hazards away from people, hence reducing the huge costs of nuisance bear incidents, traffic accidents, and urban interface wildfires. Managing mesic South Florida flatwoods for a more natural and diverse landscape mosaic by burning more palmetto in patches closer to the <10 acres/burn area typical of lightning fires in that region is also important, as is remembering that bears and/or panthers may be harmed if fires enter the old palmetto stands they use as denning cover. Since Serenoa repens is predicted to be extraordinarily persistent in the face of climate change, improving management of this species to increase its wildlife value can be
viewed as an especially good longterm investment.”

We have noticed an increase of bears visiting neighborhoods to forage through garbage and whatever else they can find. It has been shown in other states when there are low mast years, bears will venture out into neighborhoods, even breaking into homes in order to find enough to eat. Those low mast years where created by nature in those states. But in Florida, it is man who has created the problem.

Clearly, this problem needs to have more attention. A permanent ban on harvesting of the berries on state land and possibly to include private land. Protections need to be in place to keep these plants safe from humans for the sake of all wildlife. Along with these protections, heftier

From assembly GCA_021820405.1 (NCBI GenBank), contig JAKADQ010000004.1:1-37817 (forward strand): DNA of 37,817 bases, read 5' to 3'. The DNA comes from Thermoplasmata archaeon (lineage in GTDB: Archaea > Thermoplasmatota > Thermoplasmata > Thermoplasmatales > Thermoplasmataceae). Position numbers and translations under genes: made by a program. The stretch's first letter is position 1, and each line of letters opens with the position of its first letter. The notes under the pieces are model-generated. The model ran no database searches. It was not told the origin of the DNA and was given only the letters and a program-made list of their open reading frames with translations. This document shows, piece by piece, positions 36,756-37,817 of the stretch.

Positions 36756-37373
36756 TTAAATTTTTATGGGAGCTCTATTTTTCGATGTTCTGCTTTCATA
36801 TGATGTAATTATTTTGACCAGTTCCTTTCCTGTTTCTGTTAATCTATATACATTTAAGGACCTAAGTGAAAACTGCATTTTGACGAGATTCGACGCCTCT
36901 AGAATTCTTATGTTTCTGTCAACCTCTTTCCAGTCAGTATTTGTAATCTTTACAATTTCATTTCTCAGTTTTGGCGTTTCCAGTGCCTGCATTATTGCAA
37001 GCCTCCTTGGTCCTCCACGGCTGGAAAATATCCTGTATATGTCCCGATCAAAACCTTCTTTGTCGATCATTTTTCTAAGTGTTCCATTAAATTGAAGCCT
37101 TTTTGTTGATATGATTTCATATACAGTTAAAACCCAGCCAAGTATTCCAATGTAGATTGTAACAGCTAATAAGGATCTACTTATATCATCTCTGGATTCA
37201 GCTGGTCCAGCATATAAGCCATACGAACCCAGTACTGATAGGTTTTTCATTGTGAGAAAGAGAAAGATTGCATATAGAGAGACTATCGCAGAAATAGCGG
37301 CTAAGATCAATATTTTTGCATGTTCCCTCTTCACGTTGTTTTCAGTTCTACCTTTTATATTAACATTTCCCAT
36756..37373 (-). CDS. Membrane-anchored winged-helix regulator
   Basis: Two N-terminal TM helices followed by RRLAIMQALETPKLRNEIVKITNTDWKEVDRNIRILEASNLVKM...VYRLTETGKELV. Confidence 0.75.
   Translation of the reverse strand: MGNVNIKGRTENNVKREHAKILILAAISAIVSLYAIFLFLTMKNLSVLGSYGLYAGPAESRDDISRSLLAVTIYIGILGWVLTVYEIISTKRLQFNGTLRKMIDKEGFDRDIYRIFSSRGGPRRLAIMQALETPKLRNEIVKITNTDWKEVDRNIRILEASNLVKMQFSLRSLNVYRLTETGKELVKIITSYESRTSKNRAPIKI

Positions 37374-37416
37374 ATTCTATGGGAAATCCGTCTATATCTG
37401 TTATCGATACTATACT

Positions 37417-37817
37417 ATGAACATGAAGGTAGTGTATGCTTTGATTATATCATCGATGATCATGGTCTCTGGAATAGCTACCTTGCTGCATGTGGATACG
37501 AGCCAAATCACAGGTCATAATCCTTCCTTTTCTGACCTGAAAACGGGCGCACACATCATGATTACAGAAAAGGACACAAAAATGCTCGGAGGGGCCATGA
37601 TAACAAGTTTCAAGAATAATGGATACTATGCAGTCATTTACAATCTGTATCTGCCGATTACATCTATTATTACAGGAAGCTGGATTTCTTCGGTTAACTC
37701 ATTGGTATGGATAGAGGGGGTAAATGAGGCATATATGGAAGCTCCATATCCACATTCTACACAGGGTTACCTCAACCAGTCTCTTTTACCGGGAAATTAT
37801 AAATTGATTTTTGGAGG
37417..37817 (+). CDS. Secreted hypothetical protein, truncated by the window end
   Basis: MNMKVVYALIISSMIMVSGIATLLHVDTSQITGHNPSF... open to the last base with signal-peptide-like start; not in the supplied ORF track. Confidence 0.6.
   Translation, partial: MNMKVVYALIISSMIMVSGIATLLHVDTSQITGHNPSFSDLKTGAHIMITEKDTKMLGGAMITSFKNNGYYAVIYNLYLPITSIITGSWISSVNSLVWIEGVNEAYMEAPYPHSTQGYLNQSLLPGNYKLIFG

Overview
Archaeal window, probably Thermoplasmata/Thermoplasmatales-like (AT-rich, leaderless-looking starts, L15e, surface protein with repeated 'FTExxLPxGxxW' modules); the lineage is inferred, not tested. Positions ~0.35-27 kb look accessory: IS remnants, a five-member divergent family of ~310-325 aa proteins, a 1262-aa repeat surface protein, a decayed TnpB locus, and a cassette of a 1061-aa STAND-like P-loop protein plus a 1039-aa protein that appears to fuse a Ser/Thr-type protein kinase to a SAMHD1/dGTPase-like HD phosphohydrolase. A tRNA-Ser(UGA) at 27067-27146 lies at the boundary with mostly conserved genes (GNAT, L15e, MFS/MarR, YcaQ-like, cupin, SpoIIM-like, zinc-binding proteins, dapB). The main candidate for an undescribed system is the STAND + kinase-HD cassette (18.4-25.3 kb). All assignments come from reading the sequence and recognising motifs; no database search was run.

fines need to be implemented because as it is, it’s worth it to the harvesters to risk the smallfines in leiu of the rewards they get when they sell them.

The group, Speak Up Wekiva along with senator Darren Soto (D-Fl), has introduced a bill called The Florida Black Bear Habitat Restoration Act. This needs to be supported by everyone as it will help to make these important plants safer.

https://www.change.org/p/the-florida-legislature-the-florida-black-bear-habitat-restoration-act

Together we can all help by reporting harvesters when we see them and protecting the saw palmettos
wherever they are.

Critical Food Source For Wildlife In Florida Being Sold Off

Habitat for Florida Bears Has Been Stripped And Needs Protection

Chuck O’Neal with Speak Up Wekiva and Senator Darren Soto have introduced a bill to restore and protect the habitat of our wildlife, in particular our bears.